Three weeks ago conference commissioners told Vice President Mike Pence in a conference call that college football would not resume unless student-athletes have returned to class first. They did not specify that the classes had to be held in-person on campus.
This week Brett McMurphy spoke with multiple commissioners who stated that football could be played if colleges are operating exclusively online. Once united, commissioners now are willing to play if other leagues are not. Some are willing to continue playing even if they must leave other member schools behind.
“Given the circumstances, you may have varying situations of what an open campus means,” ACC commissioner John Swofford said, “what a new normal is. That’s part of identifying all the different questions. There are a lot of possibilities and hypotheticals that will be answered in due time as needed.”
Not every commissioner went on-record with McMurphy. It allowed this anonymous commissioner to be more forthright in his beliefs that football must be played.
“Why can’t you play football on campuses that are closed?” the athletic director asked. “If classes are being offered online, there is no restriction on where you complete the course work. You would need an easily-administered COVID-19 test that is available to every athletic department. Test the student-athletes, coaches, trainers and support personnel to make sure that your cohort is free of virus. Quarantine the cohort for practice, online classes, food service and leisure time activities. This would be a very safe environment.
“Many of our athletes were taking a significant portion of their credit hours online long before the virus showed up. The only difference would be an empty campus, theoretically an even safer environment.”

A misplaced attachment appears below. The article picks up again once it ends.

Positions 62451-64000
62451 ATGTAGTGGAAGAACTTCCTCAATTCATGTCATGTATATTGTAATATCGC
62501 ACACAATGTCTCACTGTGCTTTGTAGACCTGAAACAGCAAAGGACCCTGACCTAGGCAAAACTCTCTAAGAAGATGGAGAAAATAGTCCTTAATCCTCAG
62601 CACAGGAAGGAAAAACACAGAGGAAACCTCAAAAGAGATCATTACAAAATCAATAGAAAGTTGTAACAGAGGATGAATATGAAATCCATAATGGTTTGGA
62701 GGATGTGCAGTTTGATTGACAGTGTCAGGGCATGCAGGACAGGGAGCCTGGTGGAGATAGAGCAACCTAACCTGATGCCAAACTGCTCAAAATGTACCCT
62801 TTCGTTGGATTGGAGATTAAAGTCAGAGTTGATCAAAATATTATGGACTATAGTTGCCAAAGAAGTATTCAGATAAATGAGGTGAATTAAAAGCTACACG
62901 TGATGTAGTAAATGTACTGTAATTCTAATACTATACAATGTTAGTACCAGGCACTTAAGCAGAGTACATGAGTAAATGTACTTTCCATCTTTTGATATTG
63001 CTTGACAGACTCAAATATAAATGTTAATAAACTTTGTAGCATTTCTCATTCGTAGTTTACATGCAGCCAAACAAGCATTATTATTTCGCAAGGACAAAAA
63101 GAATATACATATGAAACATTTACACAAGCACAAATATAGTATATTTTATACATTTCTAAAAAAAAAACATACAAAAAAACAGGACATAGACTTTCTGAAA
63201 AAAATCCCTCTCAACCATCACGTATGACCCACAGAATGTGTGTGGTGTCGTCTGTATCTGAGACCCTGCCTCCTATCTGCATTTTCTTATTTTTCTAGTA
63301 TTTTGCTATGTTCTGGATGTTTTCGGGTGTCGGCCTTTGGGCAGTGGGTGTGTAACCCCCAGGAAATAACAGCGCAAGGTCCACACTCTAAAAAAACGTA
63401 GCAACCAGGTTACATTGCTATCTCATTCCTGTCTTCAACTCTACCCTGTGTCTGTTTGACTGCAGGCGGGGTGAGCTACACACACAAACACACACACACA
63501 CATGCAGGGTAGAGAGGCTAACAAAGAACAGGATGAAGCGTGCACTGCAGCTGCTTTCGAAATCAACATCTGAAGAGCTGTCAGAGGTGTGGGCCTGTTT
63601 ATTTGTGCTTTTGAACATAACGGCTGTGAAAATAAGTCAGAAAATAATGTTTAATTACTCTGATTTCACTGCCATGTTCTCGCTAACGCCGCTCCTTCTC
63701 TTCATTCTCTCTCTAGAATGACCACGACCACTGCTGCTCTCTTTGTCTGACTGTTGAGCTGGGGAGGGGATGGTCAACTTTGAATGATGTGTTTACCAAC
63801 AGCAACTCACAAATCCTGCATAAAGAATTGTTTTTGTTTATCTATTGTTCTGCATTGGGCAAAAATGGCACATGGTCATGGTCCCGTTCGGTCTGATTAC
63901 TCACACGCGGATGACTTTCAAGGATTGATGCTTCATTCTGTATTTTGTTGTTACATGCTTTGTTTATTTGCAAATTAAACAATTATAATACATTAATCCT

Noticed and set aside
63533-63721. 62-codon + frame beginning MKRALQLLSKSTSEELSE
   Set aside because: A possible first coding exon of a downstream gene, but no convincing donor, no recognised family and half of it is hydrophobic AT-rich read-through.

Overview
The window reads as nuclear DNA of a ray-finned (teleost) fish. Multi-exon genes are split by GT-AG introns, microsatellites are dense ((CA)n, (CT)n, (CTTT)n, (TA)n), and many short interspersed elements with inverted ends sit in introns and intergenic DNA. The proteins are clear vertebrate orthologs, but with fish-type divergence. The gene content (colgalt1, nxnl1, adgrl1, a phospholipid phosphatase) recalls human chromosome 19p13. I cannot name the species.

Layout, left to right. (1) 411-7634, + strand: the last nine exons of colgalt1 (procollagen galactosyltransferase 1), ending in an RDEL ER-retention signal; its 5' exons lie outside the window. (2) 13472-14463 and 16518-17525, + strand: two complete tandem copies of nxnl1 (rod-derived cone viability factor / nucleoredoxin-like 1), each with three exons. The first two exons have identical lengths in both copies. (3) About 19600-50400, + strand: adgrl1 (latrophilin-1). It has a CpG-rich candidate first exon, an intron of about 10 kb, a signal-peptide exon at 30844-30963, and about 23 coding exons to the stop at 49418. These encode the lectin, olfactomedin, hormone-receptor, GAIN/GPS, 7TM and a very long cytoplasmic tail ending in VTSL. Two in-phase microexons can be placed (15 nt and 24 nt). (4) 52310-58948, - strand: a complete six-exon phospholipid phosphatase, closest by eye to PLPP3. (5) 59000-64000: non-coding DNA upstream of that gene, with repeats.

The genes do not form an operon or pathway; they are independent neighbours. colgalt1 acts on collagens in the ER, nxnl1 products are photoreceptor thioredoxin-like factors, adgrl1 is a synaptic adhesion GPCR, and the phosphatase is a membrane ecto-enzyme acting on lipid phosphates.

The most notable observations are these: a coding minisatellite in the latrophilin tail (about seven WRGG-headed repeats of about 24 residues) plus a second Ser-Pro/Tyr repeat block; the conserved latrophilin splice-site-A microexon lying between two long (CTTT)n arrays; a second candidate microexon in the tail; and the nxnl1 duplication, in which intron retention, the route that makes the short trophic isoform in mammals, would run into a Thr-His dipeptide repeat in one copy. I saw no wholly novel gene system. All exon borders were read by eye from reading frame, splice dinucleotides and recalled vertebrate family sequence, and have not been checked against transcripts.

As we all know, in SEC country it just means more. If there is one conference that is determined for the games to be played no matter what, it’s the SEC. Josh Kendall, a reporter that covers South Carolina for The Athletic, told Paul Finebaum the league office is considering every possible option.
“If the SEC’s only option is to play football by themselves and crown a champion in Atlanta, they’ll do that.”
The efforts to return to sports must be coordinated with local political officials. On the other side of the country the two parties are not meeting eye-to-eye. Oregon governor Kate Brown said on Thursday, “any large gatherings at least through September should either be canceled or significantly modified.”
Certainly, that statement would cause some trouble for two PAC-12 members, Oregon and Oregon State. The conference may have to play some games without them, although Oregon State’s athletic director insists the show will go on in some shape or form.
“Are we going to play football? Are we going to have a full/partial season? Are we going to play with fans or not? All things are on the table,” Scott Barnes said. “The one scenario we’re not working on is not playing football.”
The statements stemming from Thursday do not paint a clearer picture of what football may look like this fall. The only certainty is that conferences and athletic departments are desperate for football revenue and they’re willing to do whatever it takes to make sure the sport can be played safely.